Like anything…there is always a case of too much of a good thing! With all the benefits of vitamin D in the media, health authorities do want to make sure that people are aware of upper limits. The Tolerable Upper Intake Level (UL) for vitamin D daily dosing is based on studies examining the highest intake at which no adverse affects were observed on linear growth.[i] Note that the UL is defined as the highest continuing daily intake of a nutrient that is likely to pose no health risks for almost all individuals.

How much is too much? The following summarize the facts for adults:

  • The upper intake level (UL) for vitamin D supplements in individuals 9 years of age and older is 4,000 IU/day [ii]
  • Review of the literature shows the lowest dose of vitamin D proven to cause toxicity in adults is 40,000 IU/day for many months[iii]
  • Farmers and lifeguards, who are exposed to long periods of sunlight would manufacture approximately 10,000 IU of vitamin D in their skin daily without the use of sunscreen.³

The following table summarizes the North American guidelines for infants and children[iv]:

Recommended Intake Chart Too Much
Overall, it is best to seek individual advice from an informed healthcare profession who is familiar with vitamin D and your health status. Also, follow the directions on the label of products and notify your healthcare provider if you have concerns.

What could happen if someone takes too much vitamin D?

Vitamin D can be harmful if taken in excess. Vitamin D intoxication is extremely rare but can be caused by accidental or intentional intake of high doses of vitamin D. Most reports of vitamin D toxicity have been as a result of mistakes in vitamin D manufacturing facilities, or errors in medically dosing with prescription vitamin D. Vitamin D experts believe that the amount of vitamin D that causes vitamin D toxicity is more than 4 times the amount that adults get naturally through exposure to sunshine.

Symptoms and consequences of Vitamin D toxicity:

  • High doses of vitamin D can lead to high levels of calcium in the bloodstream. This is known as hypercalcemia.
  • Hypercalcemia is an elevated calcium level in the blood. (Normal range: 9-10.5 mg/dL or 2.2-2.6 mmol/L). It is usually an elevated laboratory finding with few symptoms. Therefore, people with hypercalcemia may not feel that anything is wrong and may only find out about their condition with a lab test which can be prescribed by a physician.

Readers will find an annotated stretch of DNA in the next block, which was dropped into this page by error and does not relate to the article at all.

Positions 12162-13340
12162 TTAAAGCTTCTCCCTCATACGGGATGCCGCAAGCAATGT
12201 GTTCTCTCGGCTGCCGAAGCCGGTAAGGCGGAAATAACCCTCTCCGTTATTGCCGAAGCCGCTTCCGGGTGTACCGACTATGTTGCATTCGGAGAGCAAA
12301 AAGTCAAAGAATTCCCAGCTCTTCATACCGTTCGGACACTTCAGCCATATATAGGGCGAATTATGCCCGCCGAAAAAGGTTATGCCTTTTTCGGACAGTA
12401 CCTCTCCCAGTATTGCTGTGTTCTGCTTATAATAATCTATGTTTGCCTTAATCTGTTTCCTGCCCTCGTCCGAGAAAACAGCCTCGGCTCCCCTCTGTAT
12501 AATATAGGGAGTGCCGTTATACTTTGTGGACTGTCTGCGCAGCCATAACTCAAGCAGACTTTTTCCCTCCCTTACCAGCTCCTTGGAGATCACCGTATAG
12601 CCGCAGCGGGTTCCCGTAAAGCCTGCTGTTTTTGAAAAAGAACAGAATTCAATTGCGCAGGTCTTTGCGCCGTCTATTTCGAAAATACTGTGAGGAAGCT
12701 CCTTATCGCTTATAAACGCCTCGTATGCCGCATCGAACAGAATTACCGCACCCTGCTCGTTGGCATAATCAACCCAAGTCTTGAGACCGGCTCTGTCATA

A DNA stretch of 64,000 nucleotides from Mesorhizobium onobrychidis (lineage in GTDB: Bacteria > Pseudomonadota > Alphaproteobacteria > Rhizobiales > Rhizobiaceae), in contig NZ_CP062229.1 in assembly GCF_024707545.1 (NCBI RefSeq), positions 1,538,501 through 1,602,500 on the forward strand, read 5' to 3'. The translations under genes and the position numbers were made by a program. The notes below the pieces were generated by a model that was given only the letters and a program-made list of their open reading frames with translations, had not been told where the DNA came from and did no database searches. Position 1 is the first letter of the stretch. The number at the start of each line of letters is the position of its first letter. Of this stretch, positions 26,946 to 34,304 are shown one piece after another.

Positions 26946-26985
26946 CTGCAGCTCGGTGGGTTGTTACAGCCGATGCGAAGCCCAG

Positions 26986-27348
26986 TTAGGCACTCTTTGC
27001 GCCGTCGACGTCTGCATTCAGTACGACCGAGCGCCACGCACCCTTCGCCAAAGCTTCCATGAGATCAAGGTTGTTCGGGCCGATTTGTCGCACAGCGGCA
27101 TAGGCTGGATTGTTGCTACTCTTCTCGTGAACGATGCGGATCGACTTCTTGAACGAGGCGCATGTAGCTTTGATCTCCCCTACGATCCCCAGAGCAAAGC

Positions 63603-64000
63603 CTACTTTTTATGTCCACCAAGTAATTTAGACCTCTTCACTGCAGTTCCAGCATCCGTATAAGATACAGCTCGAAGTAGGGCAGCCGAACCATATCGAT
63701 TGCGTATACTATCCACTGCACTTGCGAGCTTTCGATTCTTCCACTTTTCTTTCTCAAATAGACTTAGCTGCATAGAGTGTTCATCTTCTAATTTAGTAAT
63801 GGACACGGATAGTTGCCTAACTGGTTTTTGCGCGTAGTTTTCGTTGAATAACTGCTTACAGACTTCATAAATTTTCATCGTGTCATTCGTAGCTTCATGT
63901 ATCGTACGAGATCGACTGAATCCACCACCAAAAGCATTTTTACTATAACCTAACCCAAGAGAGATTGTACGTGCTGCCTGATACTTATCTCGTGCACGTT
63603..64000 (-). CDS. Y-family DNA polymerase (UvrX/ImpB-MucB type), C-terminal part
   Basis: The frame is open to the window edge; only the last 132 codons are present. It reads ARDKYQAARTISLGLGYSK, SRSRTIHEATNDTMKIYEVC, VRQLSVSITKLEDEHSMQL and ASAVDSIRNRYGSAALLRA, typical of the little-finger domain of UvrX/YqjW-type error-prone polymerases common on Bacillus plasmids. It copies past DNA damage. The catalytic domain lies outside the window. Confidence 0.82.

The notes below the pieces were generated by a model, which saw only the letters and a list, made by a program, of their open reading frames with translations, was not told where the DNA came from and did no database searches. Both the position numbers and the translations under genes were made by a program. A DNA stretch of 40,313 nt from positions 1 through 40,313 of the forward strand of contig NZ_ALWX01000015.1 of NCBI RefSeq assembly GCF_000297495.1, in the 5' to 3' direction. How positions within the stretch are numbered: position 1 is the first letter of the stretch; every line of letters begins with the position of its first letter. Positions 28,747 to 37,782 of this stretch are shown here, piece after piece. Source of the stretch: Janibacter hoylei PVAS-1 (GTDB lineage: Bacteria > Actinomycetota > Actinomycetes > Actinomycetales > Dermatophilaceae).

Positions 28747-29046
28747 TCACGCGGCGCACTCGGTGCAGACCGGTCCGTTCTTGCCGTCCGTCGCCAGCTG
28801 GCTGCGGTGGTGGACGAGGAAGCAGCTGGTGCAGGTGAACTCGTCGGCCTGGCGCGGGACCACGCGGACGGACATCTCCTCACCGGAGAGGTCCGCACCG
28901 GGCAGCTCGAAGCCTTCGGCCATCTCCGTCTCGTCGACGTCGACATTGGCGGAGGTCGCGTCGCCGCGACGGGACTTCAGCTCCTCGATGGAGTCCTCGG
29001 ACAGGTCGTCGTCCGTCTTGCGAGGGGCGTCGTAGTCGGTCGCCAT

• Even though hypercalcemia may not have noticeable symptoms, there are important consequences that need to be considered. For example, high levels of calcium can result in anorexia, chills, constipation, confusion, depression, fever, fatigue, increased urination, nausea, pancreatitis, thirst, vomiting and weight loss.
  • True vitamin D toxicity happens when high levels of calcium go undetected for a period of time, and calcium begins to build up in organs, such as the kidneys, causing renal or bladders stones.
  • In order to produce hypercalcemia, most adults would have to take more than 10,000 IU daily for many months or years. Cases of hypercalcemia while taking 10,000 daily for several months have not been reported in published literature.[v]
  • Most patients with vitamin D toxicity recover fully after discontinuing the vitamin D supplement and avoiding sun exposure for a certain amount of time.


[i] Vitamin D supplementation for breastfed infants 2004. Health Canada recommendation document (p3)

[ii] Institute of Medicine

[iii] Vieth R. Vitamin D supplementation, 25-hydroxyvitamin D concentrations and safety. Am J Clin Nutr. 1999; 69; 842-856

[iv] IOM

[v] Cannell J., Hollis BW, Zasloff M, Heaney RP. Diagnosis and treatment of vitamin D deficiency. Expert Opin Pharmacother. 2008; 9(1);1-12.